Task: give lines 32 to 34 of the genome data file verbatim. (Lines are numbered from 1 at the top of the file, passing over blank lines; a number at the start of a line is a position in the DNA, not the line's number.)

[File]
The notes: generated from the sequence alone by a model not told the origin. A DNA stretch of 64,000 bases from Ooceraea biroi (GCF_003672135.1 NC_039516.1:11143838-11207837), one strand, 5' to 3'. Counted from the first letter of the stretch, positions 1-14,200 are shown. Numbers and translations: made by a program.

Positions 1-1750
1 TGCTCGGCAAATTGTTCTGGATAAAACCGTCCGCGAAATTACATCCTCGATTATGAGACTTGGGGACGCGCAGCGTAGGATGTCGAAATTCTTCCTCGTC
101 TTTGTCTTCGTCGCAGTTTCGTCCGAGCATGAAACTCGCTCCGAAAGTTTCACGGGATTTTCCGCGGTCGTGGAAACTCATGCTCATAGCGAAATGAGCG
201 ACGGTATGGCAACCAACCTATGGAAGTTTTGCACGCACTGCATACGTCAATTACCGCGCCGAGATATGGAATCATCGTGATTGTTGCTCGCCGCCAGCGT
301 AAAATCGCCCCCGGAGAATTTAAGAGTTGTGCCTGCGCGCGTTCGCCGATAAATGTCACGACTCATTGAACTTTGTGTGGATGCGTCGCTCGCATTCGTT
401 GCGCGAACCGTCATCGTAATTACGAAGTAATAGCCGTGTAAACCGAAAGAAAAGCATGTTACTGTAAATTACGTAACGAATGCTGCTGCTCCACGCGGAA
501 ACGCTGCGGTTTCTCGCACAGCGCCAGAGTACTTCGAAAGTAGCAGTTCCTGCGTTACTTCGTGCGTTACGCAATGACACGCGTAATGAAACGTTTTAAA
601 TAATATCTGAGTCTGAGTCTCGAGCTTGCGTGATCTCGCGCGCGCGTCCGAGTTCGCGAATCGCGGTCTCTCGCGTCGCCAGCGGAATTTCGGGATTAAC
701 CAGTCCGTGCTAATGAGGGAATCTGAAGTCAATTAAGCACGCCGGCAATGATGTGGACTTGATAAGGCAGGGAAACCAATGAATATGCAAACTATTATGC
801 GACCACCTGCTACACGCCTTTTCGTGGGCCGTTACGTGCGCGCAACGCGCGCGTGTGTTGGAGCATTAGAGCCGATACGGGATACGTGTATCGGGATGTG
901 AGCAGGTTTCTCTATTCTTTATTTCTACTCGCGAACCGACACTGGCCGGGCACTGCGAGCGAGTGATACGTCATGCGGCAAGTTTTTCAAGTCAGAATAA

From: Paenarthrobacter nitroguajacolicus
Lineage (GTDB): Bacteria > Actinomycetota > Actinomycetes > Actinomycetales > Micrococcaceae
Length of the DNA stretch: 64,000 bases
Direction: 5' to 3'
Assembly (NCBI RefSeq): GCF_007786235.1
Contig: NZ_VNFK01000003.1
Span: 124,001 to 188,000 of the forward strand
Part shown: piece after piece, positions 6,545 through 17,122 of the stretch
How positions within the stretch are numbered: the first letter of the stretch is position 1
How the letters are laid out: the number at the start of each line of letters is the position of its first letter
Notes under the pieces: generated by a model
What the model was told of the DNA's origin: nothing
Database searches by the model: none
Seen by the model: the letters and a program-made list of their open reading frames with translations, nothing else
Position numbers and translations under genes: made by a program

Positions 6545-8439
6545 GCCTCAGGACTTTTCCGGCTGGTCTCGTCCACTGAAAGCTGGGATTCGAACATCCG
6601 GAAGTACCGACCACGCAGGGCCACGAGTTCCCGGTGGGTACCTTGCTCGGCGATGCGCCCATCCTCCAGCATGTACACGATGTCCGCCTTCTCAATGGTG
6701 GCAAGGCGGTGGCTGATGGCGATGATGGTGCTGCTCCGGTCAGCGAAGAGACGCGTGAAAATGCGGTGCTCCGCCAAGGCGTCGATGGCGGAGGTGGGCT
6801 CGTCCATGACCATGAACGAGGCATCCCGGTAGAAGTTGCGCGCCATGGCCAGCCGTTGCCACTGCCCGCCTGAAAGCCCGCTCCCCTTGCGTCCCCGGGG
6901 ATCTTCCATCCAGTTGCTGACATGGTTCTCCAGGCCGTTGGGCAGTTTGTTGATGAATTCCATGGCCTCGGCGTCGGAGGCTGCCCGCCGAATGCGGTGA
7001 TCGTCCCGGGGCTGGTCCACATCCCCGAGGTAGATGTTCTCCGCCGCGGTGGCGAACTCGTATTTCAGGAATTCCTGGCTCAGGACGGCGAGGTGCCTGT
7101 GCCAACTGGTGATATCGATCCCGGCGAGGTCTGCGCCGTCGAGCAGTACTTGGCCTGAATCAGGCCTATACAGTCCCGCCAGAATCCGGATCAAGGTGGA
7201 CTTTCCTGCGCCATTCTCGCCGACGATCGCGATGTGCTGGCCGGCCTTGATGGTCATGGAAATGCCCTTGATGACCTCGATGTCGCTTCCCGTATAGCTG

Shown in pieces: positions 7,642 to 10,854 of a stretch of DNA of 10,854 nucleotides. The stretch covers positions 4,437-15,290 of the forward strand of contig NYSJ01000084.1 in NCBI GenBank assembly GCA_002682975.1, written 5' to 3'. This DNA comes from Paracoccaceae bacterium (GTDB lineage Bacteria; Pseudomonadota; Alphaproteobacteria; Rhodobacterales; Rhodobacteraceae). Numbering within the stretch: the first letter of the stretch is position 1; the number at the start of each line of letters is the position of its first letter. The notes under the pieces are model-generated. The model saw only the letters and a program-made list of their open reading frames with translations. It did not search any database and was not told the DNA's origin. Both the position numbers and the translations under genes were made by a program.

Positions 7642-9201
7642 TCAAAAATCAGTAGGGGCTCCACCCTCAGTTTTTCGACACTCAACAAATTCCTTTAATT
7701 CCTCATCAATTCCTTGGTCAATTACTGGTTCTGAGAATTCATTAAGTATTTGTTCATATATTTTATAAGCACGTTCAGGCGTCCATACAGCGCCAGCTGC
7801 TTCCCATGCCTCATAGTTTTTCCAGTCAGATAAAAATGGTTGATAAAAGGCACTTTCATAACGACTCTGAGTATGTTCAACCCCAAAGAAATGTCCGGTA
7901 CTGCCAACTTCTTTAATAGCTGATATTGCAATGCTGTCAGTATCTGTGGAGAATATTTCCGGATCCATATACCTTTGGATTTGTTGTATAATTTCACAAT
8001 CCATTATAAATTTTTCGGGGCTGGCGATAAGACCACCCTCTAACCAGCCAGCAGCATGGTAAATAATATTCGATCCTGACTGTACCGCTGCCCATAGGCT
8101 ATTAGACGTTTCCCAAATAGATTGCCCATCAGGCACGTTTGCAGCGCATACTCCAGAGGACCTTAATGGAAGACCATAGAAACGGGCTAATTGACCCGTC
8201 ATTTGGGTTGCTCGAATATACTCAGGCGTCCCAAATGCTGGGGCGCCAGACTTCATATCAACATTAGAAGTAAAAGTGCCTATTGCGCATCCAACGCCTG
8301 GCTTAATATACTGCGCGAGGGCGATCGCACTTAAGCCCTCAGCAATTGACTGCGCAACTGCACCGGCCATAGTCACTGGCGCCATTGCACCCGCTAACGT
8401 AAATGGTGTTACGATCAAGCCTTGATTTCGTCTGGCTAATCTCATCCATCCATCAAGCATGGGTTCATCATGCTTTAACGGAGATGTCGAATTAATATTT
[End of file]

6801 CGTCCATGACCATGAACGAGGCATCCCGGTAGAAGTTGCGCGCCATGGCCAGCCGTTGCCACTGCCCGCCTGAAAGCCCGCTCCCCTTGCGTCCCCGGGG
6901 ATCTTCCATCCAGTTGCTGACATGGTTCTCCAGGCCGTTGGGCAGTTTGTTGATGAATTCCATGGCCTCGGCGTCGGAGGCTGCCCGCCGAATGCGGTGA
7001 TCGTCCCGGGGCTGGTCCACATCCCCGAGGTAGATGTTCTCCGCCGCGGTGGCGAACTCGTATTTCAGGAATTCCTGGCTCAGGACGGCGAGGTGCCTGT